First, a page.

The Payoff: Is management focused on enhancing shareholder wealth? In the past, the Dinsmores and ECF appeared relatively indifferent to the level of the discount, even suggesting that it was a buying opportunity. (For everyone except the existing shareholders, that is, since they would be the ones doing the selling.)
But there is some flexibility, as shown by sister fund BCV's encounter with shareholder activist Phil Goldstein's group back in 2007-08. After accumulating over 5% of that fund, Goldstein proposed that BCV adopt a managed distribution policy to reduce the 12%+ trading discount. The Dinsmores resisted and a proxy contest began, but it was soon resolved by negotiation. BCV agreed to self-tender for 12.5% (later raised to @ 15%) of its shares at 95% of NAV, while the Goldstein group agreed to drop the proxy fight, tender their shares, and just go away. (See BCV Schedule TO-I 1/31/2008 Ex. D.)
A second hopeful sign is last October's announcement by the ECF trustees (Tom, Jane and four independents) of a buyback plan. According to the press release, the fund would purchase 3% of its shares in open market transactions "in an effort to address an undervaluation of the Fund's shares." By the time the program ended last March, ECF had bought in 405,236 shares at an average discount of 16.65%. With the discount still high, now at 15.47%, it may be time to redouble those efforts.
The Logo: There's one more possibility: that something about the fund's public image produced the discount. Behold the Ellsworth Fund logo! Here's a CEF with its very own coat-of-arms: a large Olde English letter E, rampant upon a shield, surmounted by a helmet, visor closed, with a boat anchor precariously balanced upon the cranium, and bedecked with wreaths of seaweed sprouting out in all directions. The subliminal message is clear: "Your investment will be under water for a long, long time".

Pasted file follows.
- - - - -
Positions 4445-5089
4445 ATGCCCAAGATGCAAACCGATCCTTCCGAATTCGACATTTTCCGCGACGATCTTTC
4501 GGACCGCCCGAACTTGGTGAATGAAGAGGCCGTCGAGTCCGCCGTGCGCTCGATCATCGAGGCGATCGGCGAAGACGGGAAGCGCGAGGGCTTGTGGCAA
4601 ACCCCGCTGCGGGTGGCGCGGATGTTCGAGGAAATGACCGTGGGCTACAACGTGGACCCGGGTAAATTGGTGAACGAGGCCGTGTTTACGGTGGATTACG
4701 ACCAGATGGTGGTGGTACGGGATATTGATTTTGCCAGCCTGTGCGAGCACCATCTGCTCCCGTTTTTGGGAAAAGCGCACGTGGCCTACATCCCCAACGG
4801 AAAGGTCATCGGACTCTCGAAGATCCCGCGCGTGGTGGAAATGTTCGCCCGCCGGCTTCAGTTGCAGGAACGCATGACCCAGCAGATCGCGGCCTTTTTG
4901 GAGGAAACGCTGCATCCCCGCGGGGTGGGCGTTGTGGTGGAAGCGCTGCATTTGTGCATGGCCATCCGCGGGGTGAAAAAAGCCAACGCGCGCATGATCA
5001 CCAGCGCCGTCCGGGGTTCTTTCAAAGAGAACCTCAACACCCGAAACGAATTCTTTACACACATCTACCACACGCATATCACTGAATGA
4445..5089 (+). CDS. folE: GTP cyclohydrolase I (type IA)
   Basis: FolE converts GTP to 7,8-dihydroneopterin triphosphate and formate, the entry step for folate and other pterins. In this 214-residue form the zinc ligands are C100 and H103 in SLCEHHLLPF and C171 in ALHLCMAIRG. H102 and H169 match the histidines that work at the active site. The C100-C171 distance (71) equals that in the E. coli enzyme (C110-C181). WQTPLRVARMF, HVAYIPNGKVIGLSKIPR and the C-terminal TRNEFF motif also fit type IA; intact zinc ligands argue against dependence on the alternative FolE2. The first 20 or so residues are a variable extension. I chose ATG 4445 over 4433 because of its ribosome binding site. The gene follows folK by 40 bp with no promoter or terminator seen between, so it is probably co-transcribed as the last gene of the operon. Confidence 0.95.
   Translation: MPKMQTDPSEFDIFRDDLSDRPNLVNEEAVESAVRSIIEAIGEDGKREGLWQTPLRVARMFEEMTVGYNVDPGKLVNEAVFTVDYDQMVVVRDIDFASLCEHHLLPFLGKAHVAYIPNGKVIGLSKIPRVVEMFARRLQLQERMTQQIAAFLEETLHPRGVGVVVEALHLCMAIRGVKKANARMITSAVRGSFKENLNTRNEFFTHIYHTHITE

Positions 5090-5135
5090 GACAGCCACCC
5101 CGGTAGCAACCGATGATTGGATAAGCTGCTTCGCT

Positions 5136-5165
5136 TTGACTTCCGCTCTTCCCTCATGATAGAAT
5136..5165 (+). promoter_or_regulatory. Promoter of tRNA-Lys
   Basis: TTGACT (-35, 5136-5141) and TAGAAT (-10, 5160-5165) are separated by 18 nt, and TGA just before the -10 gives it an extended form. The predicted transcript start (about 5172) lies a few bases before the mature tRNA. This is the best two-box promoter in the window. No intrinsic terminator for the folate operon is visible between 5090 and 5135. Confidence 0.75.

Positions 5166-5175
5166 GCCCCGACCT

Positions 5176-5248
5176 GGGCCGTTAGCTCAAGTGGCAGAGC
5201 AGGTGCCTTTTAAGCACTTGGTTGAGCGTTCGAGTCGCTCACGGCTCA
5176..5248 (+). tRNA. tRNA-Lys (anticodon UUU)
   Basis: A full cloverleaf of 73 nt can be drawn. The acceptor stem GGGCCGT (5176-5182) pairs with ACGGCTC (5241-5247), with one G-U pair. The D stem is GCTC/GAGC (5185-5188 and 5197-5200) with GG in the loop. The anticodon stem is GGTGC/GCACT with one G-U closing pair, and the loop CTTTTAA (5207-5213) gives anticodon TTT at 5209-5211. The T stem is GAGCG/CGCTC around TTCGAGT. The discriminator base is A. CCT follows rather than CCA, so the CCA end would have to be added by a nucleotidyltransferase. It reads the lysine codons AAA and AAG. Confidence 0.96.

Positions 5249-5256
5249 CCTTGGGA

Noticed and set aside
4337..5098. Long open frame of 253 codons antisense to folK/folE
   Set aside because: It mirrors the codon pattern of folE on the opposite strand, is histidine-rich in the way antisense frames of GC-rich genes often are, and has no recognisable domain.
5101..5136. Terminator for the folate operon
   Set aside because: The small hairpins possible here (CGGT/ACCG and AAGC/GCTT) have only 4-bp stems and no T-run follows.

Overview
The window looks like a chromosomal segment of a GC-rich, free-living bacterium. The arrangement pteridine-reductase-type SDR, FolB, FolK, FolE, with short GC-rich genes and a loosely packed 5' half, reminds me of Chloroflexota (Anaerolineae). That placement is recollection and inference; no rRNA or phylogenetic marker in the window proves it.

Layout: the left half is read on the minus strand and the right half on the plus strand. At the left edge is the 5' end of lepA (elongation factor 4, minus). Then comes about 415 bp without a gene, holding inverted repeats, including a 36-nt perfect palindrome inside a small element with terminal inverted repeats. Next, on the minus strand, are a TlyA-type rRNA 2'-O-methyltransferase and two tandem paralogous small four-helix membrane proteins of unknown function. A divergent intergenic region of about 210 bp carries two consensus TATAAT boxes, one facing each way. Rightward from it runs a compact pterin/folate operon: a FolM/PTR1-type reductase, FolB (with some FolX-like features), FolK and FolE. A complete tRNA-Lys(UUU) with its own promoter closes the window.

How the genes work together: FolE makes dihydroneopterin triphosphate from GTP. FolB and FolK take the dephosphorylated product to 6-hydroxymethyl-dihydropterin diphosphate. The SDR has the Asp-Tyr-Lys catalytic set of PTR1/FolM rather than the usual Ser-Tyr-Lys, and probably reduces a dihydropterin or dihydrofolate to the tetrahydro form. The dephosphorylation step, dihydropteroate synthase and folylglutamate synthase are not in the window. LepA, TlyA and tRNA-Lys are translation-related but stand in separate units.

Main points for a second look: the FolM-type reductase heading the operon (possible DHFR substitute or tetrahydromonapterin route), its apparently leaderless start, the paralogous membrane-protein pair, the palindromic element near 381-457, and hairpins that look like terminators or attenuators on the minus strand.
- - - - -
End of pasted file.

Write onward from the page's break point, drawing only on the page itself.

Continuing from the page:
Ask any member of the court of heraldry. They will assure you that this is "certainly not" the official crest of the Ellsworths. Rather, it's the sort of thing anyone can buy, engraved on a set of coffee mugs and matching keychains, for only $31.95 plus shipping and handling. "Deeply pretentious" was one scholar's view.
This is hardly the sort of thing designed to appeal to a Seeking Alpha reader searching for easy money. Who wants a boring old underwater convertible fund yielding 2.8%? The prospect of lending to a Swiss bank at a nominal 18% per annum is far more alluring. Discounts may be the result of "noise traders" following investment fashion, and today's fashion is "yield, yield, yield". Those who pursue it may yet attain:
"The sublime and refined point of felicity called the possession of being well-deceived, the serene peaceful state of being a fool among knaves." (Swift, A Tale of A Tub, 1704)
So - ECF. 85 cents for a dollar, or a dollar for 85 cents? You decide.
Disclosure: I am long ECF. I wrote this article myself, and it expresses my own opinions. I am not receiving compensation for it. I have no business relationship with any company whose stock is mentioned in this article.
Additional disclosure: Long ECF for 14 years. Still waiting...